Congressional lawmakers have left a proposal to regulate airline “change fees” out of a bill authorizing the Federal Aviation Administration’s operations.
A version of the FAA bill released on Saturday doesn’t include a provision that would have given the Department of Transportation oversight of the fees airlines charge passengers to change their reservations, according to a summary of the legislation and to spokesmen for the House and Senate transportation committees.
An earlier draft version of the bill approved by a Senate committee had included the change-fee provision.
The latest version of the bill was negotiated by House and Senate lawmakers who aim to hold a vote in both chambers ahead of a Sept. 30 deadline to reauthorize the FAA’s operating authority.
Excluding the change-fee provision is a victory for U.S. airlines and their trade group, Airlines for America. U.S. airlines took in nearly $3 billion from change and cancellation fees last year, federal data show. They pushed hard for Congress not to regulate that revenue stream, arguing it would upend their business model.
The bill does include a provision directing the FAA to set minimums for leg room and the width and length of commercial airline seats.
The airline group said the FAA bill “will provide long-term certainty for the millions of passengers and countless businesses that rely on access to safe, affordable travel and shipping options every day.”
Sen. Edward J. Markey (D., Mass.), who had pushed for the change-fee provision, blamed airlines for its defeat. “Congress had the opportunity to return fairness to change and cancellation fees,” he said in a statement. “Instead, through an opaque negotiating process, the airlines have managed to kill this important consumer protection provision. No one should have to pay a $200 change fee on a ticket that costs nearly that much.”
The compromise legislation, which could reach the House floor as early as next week, also includes several provisions pushed by industry groups related to expanding uses of commercial drones and promoting a return of civil supersonic aircraft to the U.S.
Prodded by advocates of such planes, lawmakers called on the FAA to develop criteria authorizing certification of future models producing reduced sonic booms. To start with, prospective manufactures want the agency to establish noise standards during takeoffs and landings at conventional speeds. But eventually, companies and industry groups will seek approval for civilian supersonic flights over the U.S. that are now prohibited.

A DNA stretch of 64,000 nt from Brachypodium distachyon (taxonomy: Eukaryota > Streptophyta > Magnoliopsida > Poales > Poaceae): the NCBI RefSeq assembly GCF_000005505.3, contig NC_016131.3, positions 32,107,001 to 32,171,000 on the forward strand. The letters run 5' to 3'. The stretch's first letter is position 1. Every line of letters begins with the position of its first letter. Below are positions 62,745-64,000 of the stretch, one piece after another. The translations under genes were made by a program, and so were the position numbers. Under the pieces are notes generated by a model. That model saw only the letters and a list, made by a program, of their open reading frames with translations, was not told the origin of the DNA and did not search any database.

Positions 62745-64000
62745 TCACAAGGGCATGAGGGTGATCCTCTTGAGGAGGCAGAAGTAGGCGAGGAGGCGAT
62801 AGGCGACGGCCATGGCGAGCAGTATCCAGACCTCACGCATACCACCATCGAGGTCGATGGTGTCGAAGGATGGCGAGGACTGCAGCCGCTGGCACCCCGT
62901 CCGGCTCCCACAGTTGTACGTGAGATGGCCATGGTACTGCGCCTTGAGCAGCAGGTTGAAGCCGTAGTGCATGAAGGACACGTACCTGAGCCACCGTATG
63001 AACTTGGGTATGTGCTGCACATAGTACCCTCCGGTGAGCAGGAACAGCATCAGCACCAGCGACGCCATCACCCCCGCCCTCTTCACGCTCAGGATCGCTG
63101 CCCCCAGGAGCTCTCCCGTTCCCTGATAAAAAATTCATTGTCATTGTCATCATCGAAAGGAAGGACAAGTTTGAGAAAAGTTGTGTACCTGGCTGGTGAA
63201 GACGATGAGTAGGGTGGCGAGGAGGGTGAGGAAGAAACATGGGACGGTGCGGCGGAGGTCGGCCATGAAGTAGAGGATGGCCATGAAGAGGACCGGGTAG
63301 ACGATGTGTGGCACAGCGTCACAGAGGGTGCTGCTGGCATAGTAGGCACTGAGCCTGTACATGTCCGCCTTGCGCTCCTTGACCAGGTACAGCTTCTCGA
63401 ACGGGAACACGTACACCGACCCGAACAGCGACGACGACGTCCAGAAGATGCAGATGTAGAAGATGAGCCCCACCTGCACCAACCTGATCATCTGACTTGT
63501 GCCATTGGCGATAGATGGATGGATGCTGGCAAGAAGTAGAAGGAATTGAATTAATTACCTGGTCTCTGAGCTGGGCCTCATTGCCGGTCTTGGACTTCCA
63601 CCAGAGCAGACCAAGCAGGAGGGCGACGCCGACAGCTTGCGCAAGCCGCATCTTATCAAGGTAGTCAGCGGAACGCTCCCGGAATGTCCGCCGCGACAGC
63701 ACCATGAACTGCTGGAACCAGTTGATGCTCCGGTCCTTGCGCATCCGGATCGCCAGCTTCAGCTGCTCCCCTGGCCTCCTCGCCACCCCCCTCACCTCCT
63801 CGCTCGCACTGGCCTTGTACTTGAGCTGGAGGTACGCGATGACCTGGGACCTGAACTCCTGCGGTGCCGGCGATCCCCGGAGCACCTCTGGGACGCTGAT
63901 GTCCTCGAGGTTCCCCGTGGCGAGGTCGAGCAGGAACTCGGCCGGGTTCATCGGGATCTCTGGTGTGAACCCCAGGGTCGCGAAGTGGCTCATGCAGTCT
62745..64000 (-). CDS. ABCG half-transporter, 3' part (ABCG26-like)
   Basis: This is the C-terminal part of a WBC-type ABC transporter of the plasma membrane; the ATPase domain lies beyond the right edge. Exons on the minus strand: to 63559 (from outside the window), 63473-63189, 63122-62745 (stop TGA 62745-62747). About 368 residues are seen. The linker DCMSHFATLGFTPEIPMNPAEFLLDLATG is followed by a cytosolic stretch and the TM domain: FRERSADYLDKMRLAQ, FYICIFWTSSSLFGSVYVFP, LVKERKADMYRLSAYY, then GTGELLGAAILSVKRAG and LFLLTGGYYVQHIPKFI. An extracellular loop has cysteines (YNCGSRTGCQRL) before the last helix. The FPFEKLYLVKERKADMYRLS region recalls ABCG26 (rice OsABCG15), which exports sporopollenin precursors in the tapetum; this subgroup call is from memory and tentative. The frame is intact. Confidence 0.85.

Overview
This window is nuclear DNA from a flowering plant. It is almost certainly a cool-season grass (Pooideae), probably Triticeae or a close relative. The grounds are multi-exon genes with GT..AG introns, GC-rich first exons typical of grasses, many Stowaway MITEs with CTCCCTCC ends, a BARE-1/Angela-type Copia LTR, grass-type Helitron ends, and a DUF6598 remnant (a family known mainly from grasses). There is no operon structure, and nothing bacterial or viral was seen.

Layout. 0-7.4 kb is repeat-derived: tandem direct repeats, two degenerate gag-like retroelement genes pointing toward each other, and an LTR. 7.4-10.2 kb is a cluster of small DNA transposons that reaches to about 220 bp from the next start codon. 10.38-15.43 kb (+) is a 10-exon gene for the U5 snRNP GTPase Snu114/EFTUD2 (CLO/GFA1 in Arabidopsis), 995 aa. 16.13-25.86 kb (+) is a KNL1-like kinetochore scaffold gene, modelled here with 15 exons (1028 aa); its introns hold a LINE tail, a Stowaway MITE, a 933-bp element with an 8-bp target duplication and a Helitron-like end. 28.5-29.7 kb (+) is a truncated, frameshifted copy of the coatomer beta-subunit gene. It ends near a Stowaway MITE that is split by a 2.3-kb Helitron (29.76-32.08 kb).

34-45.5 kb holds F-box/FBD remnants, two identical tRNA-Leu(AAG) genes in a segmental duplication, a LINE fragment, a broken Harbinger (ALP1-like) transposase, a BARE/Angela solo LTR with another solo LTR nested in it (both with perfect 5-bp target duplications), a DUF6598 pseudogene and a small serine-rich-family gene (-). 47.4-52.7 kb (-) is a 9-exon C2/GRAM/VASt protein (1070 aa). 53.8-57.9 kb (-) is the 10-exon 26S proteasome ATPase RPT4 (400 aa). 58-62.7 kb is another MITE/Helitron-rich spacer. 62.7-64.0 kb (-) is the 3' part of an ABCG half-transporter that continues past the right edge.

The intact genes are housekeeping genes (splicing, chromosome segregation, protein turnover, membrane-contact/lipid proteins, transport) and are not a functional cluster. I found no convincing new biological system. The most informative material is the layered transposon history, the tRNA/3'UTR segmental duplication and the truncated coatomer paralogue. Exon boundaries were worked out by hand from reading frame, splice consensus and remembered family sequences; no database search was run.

In addition, the legislation endorses accelerated and expanded operations of unmanned aircraft, flown for both commercial and governmental purposes. House and Senate members agreed, among other things, that the FAA should rely on consensus industry standards when approving certain drone designs. The bill also envisions that within a year, FAA leaders will spell out plans to broaden existing rules to accommodate regular flights of package-delivery drones. The agency has repeatedly missed similar legislative deadlines over the years, largely due to technical and legal challenges. FAA efforts to allow more widespread drone flights also continue to be impeded by security and law-enforcement concerns over hazards posed by rogue operators or terrorists. Until those issues are resolved, the FAA will remain stymied in implementing many of the goals highlighted in the bill.
However, in a big win for Amazon.com Inc. and many other companies pushing to deliver packages to consumers using relatively small, highly automated unmanned aerial systems, the bill specifically calls for consideration of drones weighing more than 55 pounds including cargo.
By late 2019, the FAA also will be required to provide congress a plan for implementing an air-traffic control network focused on drone operations. And lawmakers want reports from industry and government experts laying out finding proposals for regulating the fast-growing commercial drone industry.
In another closely watched portion of the bill, for the first time in more than two decades the legislation mandates longer rest periods for flight attendants between duty days.